The fourth season of the sitcom “The Mindy Project” is almost here, with new episodes of the show debuting on the streaming service Hulu on Sept. 15.
The day the new season debuts is the same day that series creator and star Mindy Kaling releases her new book of essays, “Why Not Me?”
“Project” centers on OB/GYN Mindy Lahiri, who on the show is currently pregnant with the child of her boyfriend and fellow doctor Danny (Chris Messina). The show was canceled by its previous home, Fox, last year and Hulu picked it up for a new season.
The previous season ended with Danny traveling to India to visit Mindy’s parents, unbeknownst to Mindy. A new trailer for the series showed Danny with them and also includes a glimpse of a new character – Jody Kimball (“Hand of God” actor Garret Dillahunt), who works at Mindy’s practice while she’s on maternity leave.
The new season will also include appearances by actors Joseph Gordon-Levitt and Freida Pinto, who will pop up in an episode that envisions what it would be like if Mindy and her boyfriend Danny had not gotten together.
“Mindy” is the newest comedy to be canceled by a network channel and be picked up for new episodes by a streaming service. Fellow Fox show “Arrested Development” and the NBC show “Community” went to Netflix and Yahoo Screen, respectively. What is the advantage for these streaming services?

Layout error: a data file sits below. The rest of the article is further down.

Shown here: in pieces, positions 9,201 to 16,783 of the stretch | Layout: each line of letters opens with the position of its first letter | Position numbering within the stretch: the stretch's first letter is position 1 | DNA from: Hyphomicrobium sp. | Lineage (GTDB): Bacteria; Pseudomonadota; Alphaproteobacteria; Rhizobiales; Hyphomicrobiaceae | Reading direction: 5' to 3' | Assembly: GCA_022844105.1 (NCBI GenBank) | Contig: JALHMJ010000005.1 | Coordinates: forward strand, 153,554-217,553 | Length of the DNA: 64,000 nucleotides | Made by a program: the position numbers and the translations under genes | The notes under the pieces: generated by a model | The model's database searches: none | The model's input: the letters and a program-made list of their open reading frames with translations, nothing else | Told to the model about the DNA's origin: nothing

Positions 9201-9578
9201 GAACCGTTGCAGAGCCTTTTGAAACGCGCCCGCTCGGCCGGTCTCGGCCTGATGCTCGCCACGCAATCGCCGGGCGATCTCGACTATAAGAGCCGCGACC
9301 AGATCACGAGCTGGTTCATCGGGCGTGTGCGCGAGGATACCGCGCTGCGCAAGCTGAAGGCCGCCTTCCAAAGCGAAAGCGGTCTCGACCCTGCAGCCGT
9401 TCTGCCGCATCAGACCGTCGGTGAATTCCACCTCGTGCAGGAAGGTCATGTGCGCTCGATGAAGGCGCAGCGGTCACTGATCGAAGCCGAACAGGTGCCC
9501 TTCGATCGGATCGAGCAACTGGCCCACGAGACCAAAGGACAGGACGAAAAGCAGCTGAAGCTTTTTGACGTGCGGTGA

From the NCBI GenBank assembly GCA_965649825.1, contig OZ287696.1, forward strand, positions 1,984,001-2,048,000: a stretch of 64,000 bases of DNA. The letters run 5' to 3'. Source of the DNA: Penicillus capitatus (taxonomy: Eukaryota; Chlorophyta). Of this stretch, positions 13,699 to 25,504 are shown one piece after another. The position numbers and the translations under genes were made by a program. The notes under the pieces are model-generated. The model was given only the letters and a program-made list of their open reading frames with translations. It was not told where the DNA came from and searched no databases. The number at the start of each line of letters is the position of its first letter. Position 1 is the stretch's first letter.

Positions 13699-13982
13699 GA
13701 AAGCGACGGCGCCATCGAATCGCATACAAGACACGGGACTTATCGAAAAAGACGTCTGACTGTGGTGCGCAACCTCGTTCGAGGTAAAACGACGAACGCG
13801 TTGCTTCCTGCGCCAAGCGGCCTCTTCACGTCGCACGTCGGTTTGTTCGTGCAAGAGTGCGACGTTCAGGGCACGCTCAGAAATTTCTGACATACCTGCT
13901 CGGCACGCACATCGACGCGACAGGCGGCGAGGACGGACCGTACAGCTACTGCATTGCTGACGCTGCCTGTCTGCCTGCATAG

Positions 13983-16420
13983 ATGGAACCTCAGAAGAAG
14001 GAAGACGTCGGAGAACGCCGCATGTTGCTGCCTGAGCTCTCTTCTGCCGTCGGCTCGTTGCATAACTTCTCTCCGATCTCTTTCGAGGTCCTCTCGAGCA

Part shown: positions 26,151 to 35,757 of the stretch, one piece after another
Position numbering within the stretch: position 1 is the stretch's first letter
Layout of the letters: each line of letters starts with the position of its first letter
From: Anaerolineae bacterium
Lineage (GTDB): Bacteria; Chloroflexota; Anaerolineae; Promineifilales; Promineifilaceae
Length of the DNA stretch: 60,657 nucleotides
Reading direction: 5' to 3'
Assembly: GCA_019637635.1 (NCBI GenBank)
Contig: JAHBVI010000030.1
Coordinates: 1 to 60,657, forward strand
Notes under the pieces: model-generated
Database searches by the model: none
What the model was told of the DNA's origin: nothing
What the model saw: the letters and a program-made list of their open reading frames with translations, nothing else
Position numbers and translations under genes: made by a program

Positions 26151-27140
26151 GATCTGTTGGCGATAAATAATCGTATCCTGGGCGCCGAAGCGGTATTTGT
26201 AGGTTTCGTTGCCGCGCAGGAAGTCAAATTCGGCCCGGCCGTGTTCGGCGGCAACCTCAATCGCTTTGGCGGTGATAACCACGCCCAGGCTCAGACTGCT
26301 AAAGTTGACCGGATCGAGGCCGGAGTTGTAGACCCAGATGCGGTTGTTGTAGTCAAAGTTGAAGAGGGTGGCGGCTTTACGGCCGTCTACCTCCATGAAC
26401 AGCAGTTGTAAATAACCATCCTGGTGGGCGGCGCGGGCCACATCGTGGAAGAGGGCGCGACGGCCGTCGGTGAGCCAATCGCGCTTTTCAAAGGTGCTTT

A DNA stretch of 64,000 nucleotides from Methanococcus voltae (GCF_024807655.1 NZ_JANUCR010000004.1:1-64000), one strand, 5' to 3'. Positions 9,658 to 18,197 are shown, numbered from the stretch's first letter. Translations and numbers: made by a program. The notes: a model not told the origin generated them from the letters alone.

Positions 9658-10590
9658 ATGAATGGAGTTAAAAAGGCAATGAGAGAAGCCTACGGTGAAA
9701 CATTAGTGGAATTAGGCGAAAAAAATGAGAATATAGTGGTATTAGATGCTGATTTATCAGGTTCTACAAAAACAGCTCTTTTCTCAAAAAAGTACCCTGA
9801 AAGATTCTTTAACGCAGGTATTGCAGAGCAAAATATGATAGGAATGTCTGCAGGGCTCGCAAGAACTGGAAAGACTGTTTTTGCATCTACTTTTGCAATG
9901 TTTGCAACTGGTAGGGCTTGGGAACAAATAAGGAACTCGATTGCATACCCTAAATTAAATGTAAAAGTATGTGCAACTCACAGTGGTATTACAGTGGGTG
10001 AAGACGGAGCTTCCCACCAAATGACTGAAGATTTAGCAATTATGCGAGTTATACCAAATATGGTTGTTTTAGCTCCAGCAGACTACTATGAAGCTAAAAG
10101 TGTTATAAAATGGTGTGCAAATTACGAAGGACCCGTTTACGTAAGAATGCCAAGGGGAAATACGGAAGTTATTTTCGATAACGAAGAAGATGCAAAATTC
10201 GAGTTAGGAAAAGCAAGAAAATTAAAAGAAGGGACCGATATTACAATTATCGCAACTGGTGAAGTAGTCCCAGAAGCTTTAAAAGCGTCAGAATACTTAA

“People see value in programming that already has an identity,” Robert Thompson, director of the Bleier Center for Television & Popular Culture at Syracuse University’s Newhouse School, says of streaming services deciding what to pick up for new episodes. For a show like “Mindy,” which already had three seasons worth of promotion by its network, “you’ve already got the fan base.”
In the streaming world, those behind “Mindy” made an intriguing decision by deciding to put one episode online a week. That’s a different model than that embraced by, for example, competitor Netflix, which is famous for putting whole seasons of a show online at a time.
There can be a downside to that in our binge-viewing world, Thompson says. “We’ve really got this sense of entitlement,” he says. “We’re almost angry that there’s not another one to watch.”
But this can be a positive decision financially, he says. Filming a whole season at once requires a bigger monetary commitment than filming episodes over a longer stretch of time. “You can’t always afford to do what Netflix has been doing,” he says.
But “Mindy” and other shows being saved from cancellation by streaming services represents a big shift in TV thinking.
“Cancellation is not a terminal diagnosis,” Thompson says.